Position Statement

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Ownership of Wild, Exotic, and Non-traditional Companion Animals

American Humane opposes the deliberate capture, confinement, breeding or the hybridization of wild or exotic animals for use as pets, and also opposes their release into non-native environments.

The words “exotic” and “wild” are commonly used interchangeably and most people do not understand how these categories differ when it comes to pets. It is important to understand the difference between wild animals, exotic animals, non-traditional pets and the requirements and responsibilities of owning such animals as pets. 

The definition of a wild or exotic animal is one that does not belong to one of seven domesticated species: dogs, cats, horses, pigs, cows, sheep or goats. Many people also consider the ferret (Mustela putorius furo) a domesticated animal. There are additional important distinctions to make between wild animals, exotic animals and non-traditional pets. Wild animals are indigenous, non-domesticated creatures living freely in the wild and are native to the country in which you live. In the United States, this category refers to animals such as white-tailed deer, pronghorn sheep, raccoons, skunks, rattlesnakes and bighorn sheep. An exotic animal is one that is wild but is from a different continent than the one on which you live. For example, a hedgehog in the United States would be considered an exotic animal, but in the hedgehog’s native country, it would be considered a wild one.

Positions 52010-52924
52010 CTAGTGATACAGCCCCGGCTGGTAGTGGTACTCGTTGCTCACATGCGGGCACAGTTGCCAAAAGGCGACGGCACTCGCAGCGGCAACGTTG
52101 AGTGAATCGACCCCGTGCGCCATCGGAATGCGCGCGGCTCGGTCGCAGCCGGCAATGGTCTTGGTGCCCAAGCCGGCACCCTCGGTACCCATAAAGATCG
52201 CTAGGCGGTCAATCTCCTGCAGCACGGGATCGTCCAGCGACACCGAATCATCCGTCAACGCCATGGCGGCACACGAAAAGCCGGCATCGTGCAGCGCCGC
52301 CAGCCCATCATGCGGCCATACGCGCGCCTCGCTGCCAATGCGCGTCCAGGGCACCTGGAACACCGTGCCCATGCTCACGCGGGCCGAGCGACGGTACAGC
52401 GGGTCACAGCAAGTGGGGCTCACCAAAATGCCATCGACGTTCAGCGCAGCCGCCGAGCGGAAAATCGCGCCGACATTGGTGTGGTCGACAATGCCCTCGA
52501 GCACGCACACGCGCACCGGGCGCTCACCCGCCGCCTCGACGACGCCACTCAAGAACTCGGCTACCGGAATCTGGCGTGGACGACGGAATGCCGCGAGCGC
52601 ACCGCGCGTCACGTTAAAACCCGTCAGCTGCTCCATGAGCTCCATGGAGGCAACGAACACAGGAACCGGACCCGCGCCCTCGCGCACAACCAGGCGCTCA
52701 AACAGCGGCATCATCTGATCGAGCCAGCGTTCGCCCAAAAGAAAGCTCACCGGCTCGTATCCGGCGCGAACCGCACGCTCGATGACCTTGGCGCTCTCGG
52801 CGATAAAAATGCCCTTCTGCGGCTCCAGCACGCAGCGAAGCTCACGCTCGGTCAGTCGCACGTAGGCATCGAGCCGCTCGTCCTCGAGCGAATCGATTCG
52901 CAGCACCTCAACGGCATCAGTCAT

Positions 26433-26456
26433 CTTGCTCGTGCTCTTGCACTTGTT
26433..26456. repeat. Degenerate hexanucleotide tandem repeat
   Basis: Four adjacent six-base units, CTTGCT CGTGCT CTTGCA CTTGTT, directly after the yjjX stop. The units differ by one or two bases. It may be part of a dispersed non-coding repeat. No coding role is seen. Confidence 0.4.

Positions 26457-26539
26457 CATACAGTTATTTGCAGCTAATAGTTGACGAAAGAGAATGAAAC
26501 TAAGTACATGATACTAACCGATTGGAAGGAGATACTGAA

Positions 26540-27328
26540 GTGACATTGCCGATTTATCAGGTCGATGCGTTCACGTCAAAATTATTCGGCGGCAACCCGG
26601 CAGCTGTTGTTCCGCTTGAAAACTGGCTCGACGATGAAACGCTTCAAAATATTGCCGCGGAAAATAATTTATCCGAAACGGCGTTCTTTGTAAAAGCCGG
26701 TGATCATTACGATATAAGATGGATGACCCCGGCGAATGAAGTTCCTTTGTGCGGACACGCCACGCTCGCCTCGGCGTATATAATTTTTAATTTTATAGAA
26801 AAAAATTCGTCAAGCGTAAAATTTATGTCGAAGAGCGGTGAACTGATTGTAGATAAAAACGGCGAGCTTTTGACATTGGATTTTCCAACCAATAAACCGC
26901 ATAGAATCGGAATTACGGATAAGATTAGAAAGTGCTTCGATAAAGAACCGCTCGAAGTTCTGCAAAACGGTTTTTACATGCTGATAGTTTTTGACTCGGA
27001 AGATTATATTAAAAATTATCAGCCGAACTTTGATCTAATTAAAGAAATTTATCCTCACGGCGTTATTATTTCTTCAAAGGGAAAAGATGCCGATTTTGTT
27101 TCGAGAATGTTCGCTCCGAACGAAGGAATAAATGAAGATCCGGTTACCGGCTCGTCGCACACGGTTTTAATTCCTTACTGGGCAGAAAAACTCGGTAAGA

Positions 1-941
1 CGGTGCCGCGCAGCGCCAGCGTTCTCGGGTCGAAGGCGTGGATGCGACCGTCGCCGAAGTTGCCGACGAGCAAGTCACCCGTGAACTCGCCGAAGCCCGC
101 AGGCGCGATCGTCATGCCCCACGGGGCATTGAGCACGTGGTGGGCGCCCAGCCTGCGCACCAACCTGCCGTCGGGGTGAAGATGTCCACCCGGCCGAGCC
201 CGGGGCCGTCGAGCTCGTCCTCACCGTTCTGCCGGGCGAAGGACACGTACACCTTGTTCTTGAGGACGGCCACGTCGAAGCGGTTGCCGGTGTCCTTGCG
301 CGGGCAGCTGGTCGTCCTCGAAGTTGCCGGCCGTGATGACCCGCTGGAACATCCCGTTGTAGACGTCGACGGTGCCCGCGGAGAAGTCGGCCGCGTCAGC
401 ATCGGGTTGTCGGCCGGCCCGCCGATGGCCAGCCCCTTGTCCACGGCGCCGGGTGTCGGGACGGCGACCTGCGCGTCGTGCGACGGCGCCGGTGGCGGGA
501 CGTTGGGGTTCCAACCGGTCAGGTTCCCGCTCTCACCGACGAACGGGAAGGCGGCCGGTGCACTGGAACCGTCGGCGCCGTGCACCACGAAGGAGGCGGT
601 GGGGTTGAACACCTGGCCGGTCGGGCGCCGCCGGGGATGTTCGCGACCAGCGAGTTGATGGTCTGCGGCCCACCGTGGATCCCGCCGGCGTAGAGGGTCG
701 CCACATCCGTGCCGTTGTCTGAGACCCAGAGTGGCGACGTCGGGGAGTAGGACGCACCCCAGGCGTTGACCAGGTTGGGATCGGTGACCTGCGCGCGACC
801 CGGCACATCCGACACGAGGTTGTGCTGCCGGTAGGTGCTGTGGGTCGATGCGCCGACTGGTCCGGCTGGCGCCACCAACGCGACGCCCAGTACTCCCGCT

Non-traditional pets include hamsters, guinea pigs, tropical fish, parakeets, gerbils, bearded dragons, hedgehogs and ferrets. The non-traditional pet animals commonly sold in the pet trade are regulated and have been kept as pets for many years. Most of these animals have been bred by humans for many generations but are not considered domesticated. In addition, there are several good sources for learning about how to successfully provide proper care for these animals in your home. 

Many people erroneously think captive wild and exotic animals are domesticated when they are considered tame. The seven domesticated species are classified by their close association with humans for thousands of years. A wild or exotic animal raised with humans is not domesticated, but simply a wild animal that is more accustomed to humans and possibly considered “tame.” 

When people choose to take wild animals from the wild and make them so-called pets, they completely alter those individual animals’ lives forever. Keeping wild or exotic animals as pets often results in tragedy for the animals and a negative experience for the owners. Lack of knowledge about behavioral traits, social needs and proper nutrition may lead to inadvertent neglect. For many of the larger wild or exotic species, the cost of feed, veterinary care, handling equipment and confinement facilities may be prohibitive. The keeping of these animals should be left to Humane CertifiedTM and accredited zoos and aquariums. 

The release or abandonment of native and non-native wildlife or exotic animals into the natural environment is another issue. Releasing these animals can create severe or catastrophic impacts to the native ecology. For example, in 1977, more than 3,500 raccoons were legally trapped in Florida and shipped to private hunting clubs in Virginia, where they were released as prospective game. They brought raccoon rabies north with them, into an area where racoon rabies did not exist. This catastrophe resulted in the formation of the National Rabies Management Program, the largest coordinated effort to control a zoonotic disease in wildlife populations ever undertaken in the U.S. The program costs about $28 million to run every year. 

Many federal, state and regional laws and regulations prohibit the ownership of some exotic and wild animal species. Many of these species are physically dangerous and create a higher risk of transmitting diseases to humans (zoonotic diseases).